Film Review Essay

Bhutan: Taking the Middle Path to Happiness

TOM VENDETTI AND JOHN WEHRHEIM VENDETTI PRODUCTIONS, LLC DVD, 57 MINUTES, 2007 From the opening photos of an idyllic remote setting to friendly young monks to prayer flags whipping in the morning breeze carrying peace prayers, you know where to find Shangri La. That is the strength and weakness of this beautifully filmed video portrayal of Bhutan. The Exotic Other is colorfully on display, providing a feast for the eye and ear that is fine as far as it goes but is thinner on real world perspe...

Feature Article

Languages as a Key to Understanding Afghanistan’s Cultures

The 2004 constitution of Afghanistan stipulates that two Indo-Iranian languages—Pashto and Dari (the official Afghan term for the language known elsewhere as Farsi, Persian, and Tajiki)—shall be recognized as the “two official languages of the state,” while in those “areas where the majority of the people speak in any one of Uzbeki, Turkmani, Pachaie, Nuristani, Baluchi, or Pamiri languages,” these languages “shall be the third official languages.” This secondary official status ...

EAA Interview, Feature Article

EAA Interview with the Authors of “Fragments of the Afghan Frontier,” Benjamin D. Hopkins and Magnus Marsden

Benjamin D. Hopkins and Magnus Marsden are, respectively, a historian and an anthropologist. In 2011, they coauthored Fragments of the Afghan Frontier. The book is intended for both the public and scholars. In his review of Fragments, Mark Beautement, former UK Ministry of Defence district political officer in Sangin, Helmand Province, Afghanistan during 2009–10, who worked with British Commandos and US Marines, commented, “Fragments of the Afghan Frontier combines painstaking recent anthrop...

Feature Article

Aid Agencies and Afghanistan: The End of an Affair?

On a world map, Afghanistan—a country evoking images of conflict, violence, poverty, mass migration, and religious extremism to a Western audience—would appear as a somehow marginal place if it were not a focus of the global war on terror. However, it is also the destination of thousands of experts who conceive their endeavor as a struggle between the values of modernity (democracy, human rights, women’s empowerment, secular education, and accountability) and those of archaic traditions an...

Feature Article

What History Can Teach Us About Contemporary Afghanistan

Almost every American today knows Afghanistan is located in the heart of Asia. We were not always that informed. When my wife and I learned in the summer of 1964 that we would be going as Peace Corps Volunteers (PCVs) to Afghanistan, our family members and friends thought we were off to Africa. But after the Soviet-Afghan War of the 1980s, the terrorist attacks of 9/11, and the ensuing military and civil presence of the US in that country, Americans are familiar with even more than the location ...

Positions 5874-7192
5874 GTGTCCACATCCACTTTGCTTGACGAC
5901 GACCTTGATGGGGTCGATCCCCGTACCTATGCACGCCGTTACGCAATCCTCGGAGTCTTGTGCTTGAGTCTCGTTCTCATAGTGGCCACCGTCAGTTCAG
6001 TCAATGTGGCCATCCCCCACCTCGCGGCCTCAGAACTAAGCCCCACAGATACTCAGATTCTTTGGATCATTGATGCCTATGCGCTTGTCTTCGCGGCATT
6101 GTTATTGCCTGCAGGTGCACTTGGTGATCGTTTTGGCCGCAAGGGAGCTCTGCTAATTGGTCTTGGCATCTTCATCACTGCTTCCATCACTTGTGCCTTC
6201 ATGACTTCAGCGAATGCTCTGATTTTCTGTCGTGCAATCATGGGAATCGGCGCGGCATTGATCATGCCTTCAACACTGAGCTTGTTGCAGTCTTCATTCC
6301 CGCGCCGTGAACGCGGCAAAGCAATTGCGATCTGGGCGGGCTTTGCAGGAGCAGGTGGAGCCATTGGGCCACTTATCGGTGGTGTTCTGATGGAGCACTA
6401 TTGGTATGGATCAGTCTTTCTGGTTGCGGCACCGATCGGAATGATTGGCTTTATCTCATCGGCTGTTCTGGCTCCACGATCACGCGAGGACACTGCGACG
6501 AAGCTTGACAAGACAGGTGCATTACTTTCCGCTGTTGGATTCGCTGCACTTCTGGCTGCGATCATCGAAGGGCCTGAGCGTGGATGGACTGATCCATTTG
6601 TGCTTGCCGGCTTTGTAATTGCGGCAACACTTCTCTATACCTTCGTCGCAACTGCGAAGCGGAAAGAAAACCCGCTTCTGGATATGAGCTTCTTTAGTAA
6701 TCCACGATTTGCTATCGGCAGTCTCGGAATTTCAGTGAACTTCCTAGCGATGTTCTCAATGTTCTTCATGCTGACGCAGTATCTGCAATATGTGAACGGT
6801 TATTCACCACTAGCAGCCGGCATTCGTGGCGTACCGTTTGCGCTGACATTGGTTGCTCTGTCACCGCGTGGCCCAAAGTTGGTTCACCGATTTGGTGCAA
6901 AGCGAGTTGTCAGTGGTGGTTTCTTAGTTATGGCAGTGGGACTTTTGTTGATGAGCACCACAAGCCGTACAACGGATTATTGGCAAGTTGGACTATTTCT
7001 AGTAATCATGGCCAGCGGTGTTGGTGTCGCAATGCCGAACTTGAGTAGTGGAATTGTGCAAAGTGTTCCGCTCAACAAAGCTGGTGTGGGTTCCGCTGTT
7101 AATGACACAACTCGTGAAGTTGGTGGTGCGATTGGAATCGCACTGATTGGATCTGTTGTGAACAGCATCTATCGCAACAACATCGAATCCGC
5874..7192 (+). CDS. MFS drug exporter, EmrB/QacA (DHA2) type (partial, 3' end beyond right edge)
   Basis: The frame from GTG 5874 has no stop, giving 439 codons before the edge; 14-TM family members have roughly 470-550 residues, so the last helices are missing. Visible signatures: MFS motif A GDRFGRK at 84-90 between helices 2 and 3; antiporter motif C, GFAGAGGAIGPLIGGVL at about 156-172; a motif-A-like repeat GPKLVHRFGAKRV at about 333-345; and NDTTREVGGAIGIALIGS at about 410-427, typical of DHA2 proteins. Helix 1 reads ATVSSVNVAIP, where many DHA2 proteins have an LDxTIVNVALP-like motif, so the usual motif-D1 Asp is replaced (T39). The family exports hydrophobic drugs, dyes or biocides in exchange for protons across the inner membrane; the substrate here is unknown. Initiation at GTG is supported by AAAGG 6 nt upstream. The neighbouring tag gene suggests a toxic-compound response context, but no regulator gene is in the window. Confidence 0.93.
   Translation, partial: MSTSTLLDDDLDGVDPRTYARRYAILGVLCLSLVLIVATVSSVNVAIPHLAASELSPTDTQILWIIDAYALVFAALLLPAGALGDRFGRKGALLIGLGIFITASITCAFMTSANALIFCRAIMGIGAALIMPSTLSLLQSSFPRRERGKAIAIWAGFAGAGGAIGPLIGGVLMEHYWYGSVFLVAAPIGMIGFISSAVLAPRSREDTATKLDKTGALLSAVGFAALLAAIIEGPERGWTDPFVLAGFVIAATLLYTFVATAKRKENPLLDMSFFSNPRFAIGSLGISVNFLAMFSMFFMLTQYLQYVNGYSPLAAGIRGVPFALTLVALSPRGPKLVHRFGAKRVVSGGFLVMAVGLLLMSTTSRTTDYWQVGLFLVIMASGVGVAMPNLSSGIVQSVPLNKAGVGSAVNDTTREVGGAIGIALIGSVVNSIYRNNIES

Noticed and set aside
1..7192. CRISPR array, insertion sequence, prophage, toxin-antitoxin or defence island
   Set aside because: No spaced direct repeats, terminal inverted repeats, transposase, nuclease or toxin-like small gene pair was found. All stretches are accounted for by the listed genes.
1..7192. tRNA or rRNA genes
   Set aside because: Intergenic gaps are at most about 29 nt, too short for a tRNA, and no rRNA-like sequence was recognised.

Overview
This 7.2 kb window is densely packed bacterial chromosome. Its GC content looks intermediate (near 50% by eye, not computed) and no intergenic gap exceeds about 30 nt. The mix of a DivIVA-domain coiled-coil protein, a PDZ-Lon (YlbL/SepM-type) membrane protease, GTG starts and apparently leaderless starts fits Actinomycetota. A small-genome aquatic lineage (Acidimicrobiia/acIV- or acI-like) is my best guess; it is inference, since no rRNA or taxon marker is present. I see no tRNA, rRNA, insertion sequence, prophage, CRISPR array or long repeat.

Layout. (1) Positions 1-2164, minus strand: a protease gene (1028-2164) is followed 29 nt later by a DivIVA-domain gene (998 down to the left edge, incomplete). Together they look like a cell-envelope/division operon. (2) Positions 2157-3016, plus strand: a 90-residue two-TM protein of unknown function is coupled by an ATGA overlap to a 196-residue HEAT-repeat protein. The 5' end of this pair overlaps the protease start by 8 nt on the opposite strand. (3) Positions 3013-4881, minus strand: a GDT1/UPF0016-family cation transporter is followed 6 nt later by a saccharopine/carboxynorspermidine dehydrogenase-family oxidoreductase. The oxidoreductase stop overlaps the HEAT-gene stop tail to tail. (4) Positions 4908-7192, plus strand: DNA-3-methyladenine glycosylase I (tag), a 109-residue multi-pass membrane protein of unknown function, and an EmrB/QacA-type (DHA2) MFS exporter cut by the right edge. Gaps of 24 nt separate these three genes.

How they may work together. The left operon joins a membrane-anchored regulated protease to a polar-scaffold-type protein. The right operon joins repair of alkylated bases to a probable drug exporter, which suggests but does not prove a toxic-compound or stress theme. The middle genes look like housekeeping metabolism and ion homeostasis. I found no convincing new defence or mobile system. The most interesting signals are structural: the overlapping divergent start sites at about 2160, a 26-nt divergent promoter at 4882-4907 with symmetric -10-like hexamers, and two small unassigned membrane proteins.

Feature Article

What History Can Teach Us About Contemporary Afghanistan

Afghanistan has a deep history that shapes the perceptions of the people who live there. Just how deep that memory goes, even among people who are illiterate and informed only by oral tradition, is striking. In the mid-1970s, the nomads I was living with in northern Afghanistan roundly condemned the Mongol invasion of the country—in 1220—and the long-lasting destruction it caused. It was a shame, they complained, that I had not been able to visit their region before that time when its econom...

Essay, Resources

How to Teach and Learn about Afghanistan: A Digital Humanities Approach: Why Study Afghanistan?

We all know about Afghanistan, but how well do we understand it? Afghanistan is America’s longest war, and millions of children from military families are affected by it, but only 12 percent of students can find Afghanistan on a map. The US hopes to transition from military to soft power as a way to stabilize the region and end the war, but, with so little knowledge and thinking about the region, there is little hope of finding peace unless education in and about the region becomes a higher pr...

Curriculum Materials Review, Resources

The United States in Afghanistan

THE CHOICES PROGRAM, 2011 WATSON INSTITUTE FOR INTERNATIONAL STUDIES PROVIDENCE, RI: BROWN UNIVERSITY It is essential for today’s youth to acquire a broad set of skills to be active participants in the democratic process, yet teachers are often challenged to find quality teaching materials to facilitate classroom dialogue focused around current global issues. So how can educators teach their students to engage in civic learning activities to develop effective skills for participation in t...

Book Review, Resources

A Far Away Home

BY HOWARD FABER OMAHA: WRITELIFE PUBLISHERS, 2012 168 PAGES, ISBN: 978-1608080519, PAPERBACK A Far Away Home is a candid portrayal of life in Afghanistan over the past fifty plus years. In some countries such a story might be mundane or trivial. However, the life of protagonist Ali takes us through successive oppressors—the Soviets and the Taliban—and the entrance of the US military into Afghanistan in 2001. This is a novel that alternates between anguish and despair to hope and triump...

Book Review Essay, Resources

Deng Xiaoping and the Transformation of China

BY EZRA VOGEL CAMBRIDGE, BELKNAP PRESS, 2011 849 PAGES, ISBN: 978-0674055445, HARDCOVER This most important political biography of Deng Xiaoping argues that only Deng’s unique leadership strengths made China’s extraordinary economic rise possible. Senior scholar Ezra Vogel focuses on the period from 1969 to 1992. During Mao’s vigilante violence against and purges of people perceived as disloyal to Mao and his dogmas, a period known as the Cultural Revolution, Deng was sent to a rural fa...